GEO members do valuable work, but shouldn't be allowed to unionize. (Courtesy: U-M GEO Facebook page)
The battle over unionizing graduate research assistants at the University of Michigan is reignited after a federal judge overturned a clumsy state law that classified research aides as students. The intent was to block an organizing drive of lab assistants, who pay tuition and get college credit for their work.
Lawmakers tried to prevent this labor overreach by passing legislation in 2012 clarifying the students’ status. But Wednesday, U.S. District Judge Mark A. Goldsmith struck down the statute. It had served to block a labor-friendly Michigan Employment Relations Commission from going forward with an administrative hearing that likely would have determined graduate student researchers should be recognized as public employees with collective bargaining rights.
The judge said the law violated the Michigan Constitution because its purpose changed as it moved through the Legislature. A bill that started out dealing with emergency managers ended in one that addressed collective bargaining at universities. Lawmakers made this choice for procedural reasons that enabled the bill to have immediate effect.
Attorney General Bill Schuette’s office is reviewing the ruling and considering how to proceed. Schuette is likely to appeal, but the Legislature could and should go back and do its work the right way by passing a clean bill defining only the status of research assistants.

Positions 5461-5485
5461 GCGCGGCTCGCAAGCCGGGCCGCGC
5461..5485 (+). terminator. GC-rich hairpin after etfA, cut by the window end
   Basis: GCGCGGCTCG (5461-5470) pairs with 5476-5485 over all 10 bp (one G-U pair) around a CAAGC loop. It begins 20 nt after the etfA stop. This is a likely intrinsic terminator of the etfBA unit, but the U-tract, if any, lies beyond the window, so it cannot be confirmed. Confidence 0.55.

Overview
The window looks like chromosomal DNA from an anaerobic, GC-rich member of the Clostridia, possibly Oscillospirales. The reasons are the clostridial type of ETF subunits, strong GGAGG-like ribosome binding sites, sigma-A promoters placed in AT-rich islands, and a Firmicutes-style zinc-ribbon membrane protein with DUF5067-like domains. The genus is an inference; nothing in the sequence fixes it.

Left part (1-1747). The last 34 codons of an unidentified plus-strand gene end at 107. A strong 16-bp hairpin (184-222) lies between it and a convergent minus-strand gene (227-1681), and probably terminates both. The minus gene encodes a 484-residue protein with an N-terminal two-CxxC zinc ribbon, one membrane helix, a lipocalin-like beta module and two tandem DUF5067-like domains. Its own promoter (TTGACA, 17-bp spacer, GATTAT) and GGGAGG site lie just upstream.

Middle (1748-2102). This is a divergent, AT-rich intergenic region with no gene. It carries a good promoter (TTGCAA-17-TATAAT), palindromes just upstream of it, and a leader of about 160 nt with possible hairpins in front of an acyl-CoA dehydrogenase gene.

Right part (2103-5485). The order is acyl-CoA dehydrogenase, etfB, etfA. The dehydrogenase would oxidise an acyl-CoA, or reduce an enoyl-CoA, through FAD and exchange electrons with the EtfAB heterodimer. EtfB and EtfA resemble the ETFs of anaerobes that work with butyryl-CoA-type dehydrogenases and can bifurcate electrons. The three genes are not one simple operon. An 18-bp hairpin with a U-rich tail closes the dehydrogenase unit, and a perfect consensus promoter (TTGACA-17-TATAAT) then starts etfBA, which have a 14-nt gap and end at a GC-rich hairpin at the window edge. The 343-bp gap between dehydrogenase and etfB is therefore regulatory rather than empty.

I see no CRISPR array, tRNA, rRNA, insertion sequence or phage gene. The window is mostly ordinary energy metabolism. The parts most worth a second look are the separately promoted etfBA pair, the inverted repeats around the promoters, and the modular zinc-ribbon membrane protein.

Attempts to organize these students go back three decades in Michigan. In the early 1980s, when members of the group tried to unionize, the Michigan Employment Relations Commission ruled the students were not public employees.
In 2011, the issue popped up again as U-M’s Democratic controlled Board of Regents adopted a resolution recognizing the graduate student research assistants as public employees—despite the commission’s findings.
With the regents’ support, a campus union sought to organize the research assistants. About 2,000 students work for U-M professors and receive a stipend for their efforts. The Graduate Employees’ Organization, an affiliate of the American Federation of Teachers, already represents graduate student instructors and staff assistants.
More than 400 research assistants oppose the unionization attempt, arguing that being in a union could interfere with their research and relationship with their supervising professors. U-M President Mary Sue Coleman opposed their unionization for similar reasons, along with the provost, most of the deans and many faculty members.
Still, the regents spent more than $1 million on legal fees to support the union’s lawsuit challenging the law. The judge’s ruling sends the issue back to the employment relations commission. Today, all three members are appointees of Gov. Rick Snyder, so it’s unlikely the union will prevail.
But this battle should not be fought with each change of administration. The Legislature should put it to rest with a law that meets the Constitutional test.